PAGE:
The Special Needs Scholarship Program (SNSP) represents an important new option for families of students with disabilities in Wisconsin. The SNSP provides a substantially larger voucher for families of students with disabilities who do not feel their needs are being met in the traditional public school setting to attend a private school that better meets those needs.
During the previous legislative session, a number of constraints on the program were removed meaning that many more Wisconsin children will be able to participate in the future. For the 2018-19 school year, 84 schools have signed up to participate including 55 schools which will be participating in the program for the first time. With a growing program such as this, it is important to get an assessment ‘on the ground’ of how well it is meeting the needs of participating students.
To help answer that question, the law included a provision that the non-partisan Legislative Audit Bureau conduct a survey of participating parents. The results of that survey have now been released. The survey included a host of questions on a variety of topics, from satisfaction with the behavior of other students to satisfaction with academic progress. The survey also compares parental satisfaction with traditional public schools on the same questions, allowing for easy comparison across sectors. Overall, the results are very encouraging about the potential of an expanded SNSP.
Among the first insights offered by the survey are the reasons that parents have for applying to the SNSP. Parents were given a list of potential reasons, and allowed to select more than one. The most widely chosen reason for applying to SNSP—chosen by 49.4 percent of respondents—was the idea that SNSP schools could offer additional supports and services to address the needs of their children. Beyond just students with special needs, the idea that a family should be able to choose the school that best fits the needs of their child is central to the philosophy of school choice proponents. It is perhaps reassuring that this is the most popular reason families in this survey have chosen for applying to the program.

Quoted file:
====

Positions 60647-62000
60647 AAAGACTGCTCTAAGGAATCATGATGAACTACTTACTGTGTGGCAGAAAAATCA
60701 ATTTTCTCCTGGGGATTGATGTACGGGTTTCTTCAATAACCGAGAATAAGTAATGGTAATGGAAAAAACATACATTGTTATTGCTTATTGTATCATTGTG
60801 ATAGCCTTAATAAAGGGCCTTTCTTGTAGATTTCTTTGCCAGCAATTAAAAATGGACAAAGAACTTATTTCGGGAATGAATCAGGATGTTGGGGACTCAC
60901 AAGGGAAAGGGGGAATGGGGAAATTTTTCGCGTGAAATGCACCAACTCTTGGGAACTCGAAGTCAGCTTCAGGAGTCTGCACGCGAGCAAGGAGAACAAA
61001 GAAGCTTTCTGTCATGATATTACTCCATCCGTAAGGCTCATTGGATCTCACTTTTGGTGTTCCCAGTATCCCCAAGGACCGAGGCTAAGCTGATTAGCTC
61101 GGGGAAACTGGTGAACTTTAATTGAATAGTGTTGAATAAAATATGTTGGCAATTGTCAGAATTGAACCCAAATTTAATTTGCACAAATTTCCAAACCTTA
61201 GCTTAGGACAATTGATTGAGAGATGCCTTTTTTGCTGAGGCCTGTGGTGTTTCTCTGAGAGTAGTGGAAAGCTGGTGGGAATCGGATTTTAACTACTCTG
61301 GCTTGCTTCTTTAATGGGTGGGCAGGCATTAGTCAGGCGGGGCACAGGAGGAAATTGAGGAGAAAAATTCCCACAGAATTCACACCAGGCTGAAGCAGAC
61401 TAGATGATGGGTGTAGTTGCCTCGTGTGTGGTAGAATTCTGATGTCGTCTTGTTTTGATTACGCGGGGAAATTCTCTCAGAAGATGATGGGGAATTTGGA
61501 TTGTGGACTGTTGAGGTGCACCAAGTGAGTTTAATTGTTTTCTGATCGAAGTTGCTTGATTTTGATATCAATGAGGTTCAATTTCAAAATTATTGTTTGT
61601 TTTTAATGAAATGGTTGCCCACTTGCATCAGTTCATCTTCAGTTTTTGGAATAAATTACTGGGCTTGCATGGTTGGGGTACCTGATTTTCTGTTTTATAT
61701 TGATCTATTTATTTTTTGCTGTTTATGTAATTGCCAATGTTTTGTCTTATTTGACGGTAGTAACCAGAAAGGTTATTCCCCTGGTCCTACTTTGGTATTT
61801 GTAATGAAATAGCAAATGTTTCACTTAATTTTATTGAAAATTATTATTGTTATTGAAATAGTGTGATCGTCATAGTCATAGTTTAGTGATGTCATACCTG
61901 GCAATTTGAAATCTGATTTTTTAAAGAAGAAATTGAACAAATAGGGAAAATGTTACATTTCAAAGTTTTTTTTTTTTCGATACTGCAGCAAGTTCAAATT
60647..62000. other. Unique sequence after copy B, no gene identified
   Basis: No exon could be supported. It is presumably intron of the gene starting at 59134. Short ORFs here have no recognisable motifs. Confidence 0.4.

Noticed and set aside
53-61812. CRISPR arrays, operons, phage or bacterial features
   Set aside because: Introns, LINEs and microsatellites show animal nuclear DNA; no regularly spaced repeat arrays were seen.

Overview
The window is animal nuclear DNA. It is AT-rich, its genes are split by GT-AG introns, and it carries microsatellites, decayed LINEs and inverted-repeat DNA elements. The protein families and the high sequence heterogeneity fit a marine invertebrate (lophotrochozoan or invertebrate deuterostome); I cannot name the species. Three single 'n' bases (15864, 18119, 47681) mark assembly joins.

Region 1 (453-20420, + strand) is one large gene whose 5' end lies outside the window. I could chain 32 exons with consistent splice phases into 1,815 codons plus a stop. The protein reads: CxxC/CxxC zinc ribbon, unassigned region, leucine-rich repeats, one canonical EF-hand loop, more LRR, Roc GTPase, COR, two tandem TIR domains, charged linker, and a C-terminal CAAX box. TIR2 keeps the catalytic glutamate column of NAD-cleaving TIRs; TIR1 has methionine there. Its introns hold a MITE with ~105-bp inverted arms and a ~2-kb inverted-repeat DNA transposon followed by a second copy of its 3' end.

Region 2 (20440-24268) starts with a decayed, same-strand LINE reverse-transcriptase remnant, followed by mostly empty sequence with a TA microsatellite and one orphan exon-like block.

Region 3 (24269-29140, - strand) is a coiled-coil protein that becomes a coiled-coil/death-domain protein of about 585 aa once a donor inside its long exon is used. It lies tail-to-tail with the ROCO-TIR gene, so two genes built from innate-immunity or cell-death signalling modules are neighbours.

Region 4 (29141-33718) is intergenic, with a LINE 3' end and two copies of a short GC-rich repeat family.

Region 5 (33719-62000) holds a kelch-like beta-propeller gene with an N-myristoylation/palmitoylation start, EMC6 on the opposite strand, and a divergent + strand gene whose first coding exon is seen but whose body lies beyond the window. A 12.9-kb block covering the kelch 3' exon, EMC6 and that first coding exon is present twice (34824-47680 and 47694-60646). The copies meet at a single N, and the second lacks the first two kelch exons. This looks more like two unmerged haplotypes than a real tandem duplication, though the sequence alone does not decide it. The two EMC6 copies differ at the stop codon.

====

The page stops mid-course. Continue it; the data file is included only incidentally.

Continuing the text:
Parent satisfaction with SNSP schools greatly exceeds that for traditional public schools on every category of the survey. Among the highlights, 86.8 percent of parents report being satisfied with the academic progress of their students in the SNSP school, while only 38.3 percent said the same thing about their public school. In another key area of particular interest for families with special needs students, 96.8 percent of parents said that they were satisfied with the behavior of other students toward their child in the SNSP school compared with only 54.4 percent saying the same about public schools. Parents also reported higher satisfaction with the level of individual attention their child received, with the management of the behaviors of their children, and with the supports and services offered by the school.
Education reformers often say that we trust parents over bureaucrats to decide what is best for their child. These survey results are not meant to make the claim that public schools are incapable of serving the needs of disabled students—indeed, in many instances they no doubt do a great job. But for those parents who believe that something is missing, they appear to be finding what they need in private school alternatives. It is incumbent on policymakers to protect programs like the SNSP, as well as school choice more broadly, so that all Wisconsin children have access to an educational environment where they can excel.
Dr. Will Flanders is the Research Director for the Wisconsin Institute for Law & Liberty.